AUSTIN (KXAN) — When it comes to the pandemic’s impact on learning across Texas, the numbers spell out the obvious. It’s been bad.

Local school districts are now unveiling their annual reports as they look for ways to move ahead after a series of disrupted semesters and learning loss.

Hays CISD was slated go over its 2021 Texas Academic Performance Report from the Texas Education Agency during its regular meeting Monday night. Round Rock ISD and Lake Travis ISD did the same last week.

The TEA report contains last summer’s STAAR test results that showed drops in performance across the board for Texas students, particularly in reading and math.

Because of the learning loss, Texas state lawmakers gave parents the option to have their child repeat a grade or course ahead of this school year.

Governor Greg Abbott’s re-election team is looking to make that option permanent, by pushing an amendment to the state constitution. The move would “reinforce that parents are the main decision makers in all matters involving their children,” according to tweet from Abbott’s personal account last week.

KXAN asked eight local school districts how many parents opted to hold their child back. The districts that replied didn’t have the data readily available.

Austin ISD’s director of counseling and mental health. Dr. Twyla Williams said the effects of keeping a student from advancing depend on the individual child and their age.

“Say a kindergartner or a first-grader, it may not have much of an impact on that younger student as it would a fifth-grader transitioning into sixth grade or an eighth-grader transitioning to ninth,” Williams said.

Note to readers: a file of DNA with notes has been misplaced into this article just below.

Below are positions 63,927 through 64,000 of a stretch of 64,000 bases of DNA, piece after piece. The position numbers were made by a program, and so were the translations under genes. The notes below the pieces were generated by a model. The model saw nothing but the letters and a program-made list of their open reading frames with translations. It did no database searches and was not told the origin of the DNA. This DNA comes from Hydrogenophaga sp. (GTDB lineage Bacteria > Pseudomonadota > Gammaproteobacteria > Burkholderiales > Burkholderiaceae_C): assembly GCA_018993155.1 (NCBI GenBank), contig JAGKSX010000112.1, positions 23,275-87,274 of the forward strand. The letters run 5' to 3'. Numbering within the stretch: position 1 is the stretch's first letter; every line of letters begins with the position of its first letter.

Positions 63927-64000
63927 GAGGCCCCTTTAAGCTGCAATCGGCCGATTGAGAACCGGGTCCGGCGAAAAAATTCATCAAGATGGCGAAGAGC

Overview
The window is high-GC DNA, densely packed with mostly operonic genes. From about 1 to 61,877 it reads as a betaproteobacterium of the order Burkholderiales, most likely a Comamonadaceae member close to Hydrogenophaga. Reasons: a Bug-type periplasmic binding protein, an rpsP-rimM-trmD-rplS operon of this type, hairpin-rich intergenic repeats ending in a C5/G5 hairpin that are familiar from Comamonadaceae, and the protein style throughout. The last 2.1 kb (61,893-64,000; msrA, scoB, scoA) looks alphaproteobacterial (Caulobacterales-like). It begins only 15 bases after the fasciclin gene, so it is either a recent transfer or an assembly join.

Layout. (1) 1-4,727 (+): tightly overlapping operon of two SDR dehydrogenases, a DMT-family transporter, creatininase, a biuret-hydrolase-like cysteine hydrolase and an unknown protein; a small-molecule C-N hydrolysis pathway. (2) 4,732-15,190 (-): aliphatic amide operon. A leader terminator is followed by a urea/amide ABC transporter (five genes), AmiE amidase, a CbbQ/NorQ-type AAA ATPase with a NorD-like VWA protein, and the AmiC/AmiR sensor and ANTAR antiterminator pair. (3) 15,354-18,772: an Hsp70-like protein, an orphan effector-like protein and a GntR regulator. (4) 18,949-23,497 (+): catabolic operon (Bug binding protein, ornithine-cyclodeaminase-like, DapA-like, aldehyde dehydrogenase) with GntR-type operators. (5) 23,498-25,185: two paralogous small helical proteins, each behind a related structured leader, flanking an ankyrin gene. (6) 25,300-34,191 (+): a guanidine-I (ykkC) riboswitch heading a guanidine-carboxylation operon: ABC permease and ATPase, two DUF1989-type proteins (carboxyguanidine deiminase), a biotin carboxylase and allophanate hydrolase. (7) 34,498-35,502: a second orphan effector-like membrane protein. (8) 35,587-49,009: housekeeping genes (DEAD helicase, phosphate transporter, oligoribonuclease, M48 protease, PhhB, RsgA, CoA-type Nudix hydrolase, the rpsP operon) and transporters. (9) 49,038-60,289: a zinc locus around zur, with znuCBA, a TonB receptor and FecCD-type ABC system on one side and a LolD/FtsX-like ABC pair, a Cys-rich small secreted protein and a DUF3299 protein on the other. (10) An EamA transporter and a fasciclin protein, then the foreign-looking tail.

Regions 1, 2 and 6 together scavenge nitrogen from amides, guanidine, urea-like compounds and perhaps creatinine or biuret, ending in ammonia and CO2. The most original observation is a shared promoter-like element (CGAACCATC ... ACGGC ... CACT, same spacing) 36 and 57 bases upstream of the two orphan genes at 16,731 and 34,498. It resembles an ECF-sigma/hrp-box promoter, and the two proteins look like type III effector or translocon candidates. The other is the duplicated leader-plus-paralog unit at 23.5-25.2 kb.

Statia Paschel, AISD’s Director of Social-Emotional Learning and Cultural Proficiency & Inclusiveness, said parents considering retention for their child need to keep the pandemic’s challenges in mind.

“Use a different lens when you’re assessing what is proficient and what should be expected academically from [a] student during this time, what is most important in this moment,” Paschel said.

Associate Professor David DeMatthews with the University of Texas at Austin’s College of Education said pandemic or not, retaining a student shouldn’t be taken lightly.

“Sometimes, I think policy decisions are made in a kind of quick moment at a time where there might be a need, but the long-term effects of that could be problematic,” he said.

A recent education policy analysis done at the University of Connecticut found that having a child repeat a grade has no lasting benefits for student achievement and that it might, in fact, have negative consequences for both students and districts.

The study found the gains a student makes by repeating a year often fade away as their education continues. Non-academic negative effects include behavioral difficulties and lower peer acceptance.

Rather than keeping a child back in a grade, researchers recommend interventions for students like tutoring or individualized in-classroom learning, specifically tarted to the needs of the student.